„Flowers range from silver-white (var.latifolius) to reddish-orange (var.aurantiacus). Osmanthus absolute is usually prepared from golden-orange flowers. … A summary of the olfactory concept of this unique natural extract has to mention carotenoid-derived constituents such as β-ionone (3.5%), dihydro-β-ionone (8.5%), γ-decalactone (7%) and related lactones, as well as terpenoids such as linalool (15%), nerol (0.1%), and geraniol (0.3%). Just mixing these compounds in their natural properties already produces a recognizable osmanthus accord… This quintessential scent of China, as it is often called, contributes a unique balance between floral and fruity notes…“
[Meaningful scents around the world. Roman Kaiser, 2006, p.27-29 and 248]
Osmanthus oil is unusual in that way that it contains large amounts of carotenoid-derived compounds like α-ionone (1.1%), β-ionone (10%), the corresponding alcohols and 7,8-dihydro derivatives, 3,4-dihydro-β-ionone, β-damascenone, several megastigmatrienones and fragrant cyclic ethers like the thespiranes and theaspirones.
„At ca. 8,500 US$/kg, osmanthus absolute is an expensive perfumery ingredient, difficult to afford in dosages above 0.5%, and, since a good reconstitution is easy to obtain from β-ionone, dihydro-β-ionone, γ-decalactone, methyl jasmonate, linalool, nerol, and geraniol,… it is rather difficult to find osmanthus absolute in modern perfumery.“
[Scent and Chemistry, Günther Ohloff, Wilhelm Pickenhagen, Philip Kraft, Wiley-VCH, 2012, 284-291]
„Headspace-solid-phase microextraction (HS-SPME) and gas chromatography-mass spectroscopy (GC-MS) were used to characterize the volatiles in flowers of four cultivar groups of sweet osmanthus (Osmanthus fragrans Lour.), including Thunbergii, Latifolius, Aurantiacus and Semperflorens Groups. A total of 72 volatiles were identified. Volatile compounds and their relative contents varied among the four groups or cultivars within each group. Briefly, β-ionone, cis-linalool oxide (furan), trans-linalool oxide (furan) and linalool were the most common volatiles in tested cultivars, while (E)-2-hexenal, (Z)-3-hexen-1-ol and hexanal were abundant in several cultivars. Principal component analysis showed that the Aurantiacus Group was rich in cis- and trans-linalool oxide (furan), whereas the Latifolius group had high levels of (E)-2-hexenal and (Z)-3-hexen-1-ol.“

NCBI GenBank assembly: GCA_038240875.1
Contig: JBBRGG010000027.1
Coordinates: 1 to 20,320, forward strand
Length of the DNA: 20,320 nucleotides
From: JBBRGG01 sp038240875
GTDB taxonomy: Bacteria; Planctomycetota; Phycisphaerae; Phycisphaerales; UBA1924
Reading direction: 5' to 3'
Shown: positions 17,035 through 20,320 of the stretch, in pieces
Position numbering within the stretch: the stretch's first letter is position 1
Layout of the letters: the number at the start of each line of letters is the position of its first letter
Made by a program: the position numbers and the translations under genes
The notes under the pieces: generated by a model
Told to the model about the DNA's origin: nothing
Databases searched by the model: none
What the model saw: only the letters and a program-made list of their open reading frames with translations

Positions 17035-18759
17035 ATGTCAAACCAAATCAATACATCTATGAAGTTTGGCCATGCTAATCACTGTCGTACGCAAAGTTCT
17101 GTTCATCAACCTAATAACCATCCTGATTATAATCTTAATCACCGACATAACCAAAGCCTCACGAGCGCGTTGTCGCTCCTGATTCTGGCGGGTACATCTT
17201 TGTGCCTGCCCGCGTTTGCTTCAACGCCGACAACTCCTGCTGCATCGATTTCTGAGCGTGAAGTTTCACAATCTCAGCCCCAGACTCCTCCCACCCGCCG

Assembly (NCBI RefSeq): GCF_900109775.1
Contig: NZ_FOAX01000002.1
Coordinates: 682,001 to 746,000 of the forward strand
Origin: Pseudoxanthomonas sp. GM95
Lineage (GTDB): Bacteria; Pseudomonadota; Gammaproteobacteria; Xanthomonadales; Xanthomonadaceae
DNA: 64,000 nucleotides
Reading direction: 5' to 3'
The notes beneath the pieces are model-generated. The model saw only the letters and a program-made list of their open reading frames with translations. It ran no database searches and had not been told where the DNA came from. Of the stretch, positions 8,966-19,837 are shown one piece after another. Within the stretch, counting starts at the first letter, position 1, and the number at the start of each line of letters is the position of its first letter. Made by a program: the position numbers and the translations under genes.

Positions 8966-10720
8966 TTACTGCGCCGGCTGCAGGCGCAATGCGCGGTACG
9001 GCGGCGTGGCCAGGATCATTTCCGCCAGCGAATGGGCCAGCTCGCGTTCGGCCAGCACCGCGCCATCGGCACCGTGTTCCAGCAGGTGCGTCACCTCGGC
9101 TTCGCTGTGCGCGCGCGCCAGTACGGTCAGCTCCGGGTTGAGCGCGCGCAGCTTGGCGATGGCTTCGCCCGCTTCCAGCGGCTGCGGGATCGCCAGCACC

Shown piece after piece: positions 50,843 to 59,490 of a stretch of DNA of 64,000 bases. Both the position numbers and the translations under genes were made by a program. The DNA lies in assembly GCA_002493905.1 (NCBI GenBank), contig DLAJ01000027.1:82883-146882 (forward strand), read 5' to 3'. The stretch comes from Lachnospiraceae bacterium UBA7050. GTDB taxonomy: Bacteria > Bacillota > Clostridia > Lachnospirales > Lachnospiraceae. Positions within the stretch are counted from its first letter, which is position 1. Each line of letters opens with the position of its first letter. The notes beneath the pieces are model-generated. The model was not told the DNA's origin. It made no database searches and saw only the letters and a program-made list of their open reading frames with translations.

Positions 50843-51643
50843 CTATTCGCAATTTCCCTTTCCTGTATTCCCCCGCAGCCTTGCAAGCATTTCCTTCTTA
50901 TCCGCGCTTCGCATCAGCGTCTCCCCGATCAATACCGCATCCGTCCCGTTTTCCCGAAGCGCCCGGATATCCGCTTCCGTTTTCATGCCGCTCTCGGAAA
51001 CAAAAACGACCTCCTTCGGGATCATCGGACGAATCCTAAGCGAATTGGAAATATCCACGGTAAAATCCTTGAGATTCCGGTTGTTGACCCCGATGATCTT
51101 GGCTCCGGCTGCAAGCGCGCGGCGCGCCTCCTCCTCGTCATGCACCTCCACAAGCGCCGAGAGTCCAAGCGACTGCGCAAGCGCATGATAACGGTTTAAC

[Characterization of volatile compounds in flowers from four groups of sweet osmanthus ( Osmanthus fragrans ) cultivars. Xin, H., Wu, B., Zhang, H., Wang, C., Li, J., Yang, B. and Li, S. , Can. J. Plant Sci. Vol.93, 2013, 923–931.]
„… the Osmanthus fragrans odor, which is known to have a mild sedative effect, decreases the motivation to eat, food intake and body weight, accompanied by sluggish masticatory movements. The data suggest that these effects are due to suppression of orexigenic neuropeptides and activation of anorexigenic neuropeptides in the hypothalamus.“
[Yamamoto, Takashi, Tadashi Inui, and Tadataka Tsuji. „The odor of Osmanthus fragrans attenuates food intake.“ Scientific reports 3 (2013)] http://www.nature.com/articles/srep01518?WT.ec_id=SREP-20130326
Osmanthus fragrans Lour. (var.latifolius?) as Olea fragrans Thunb., Fragrant Olive
Lettsom, J.C., The natural history of the tea-tree, 2nd ed., p.42 (1799) [J.Miller]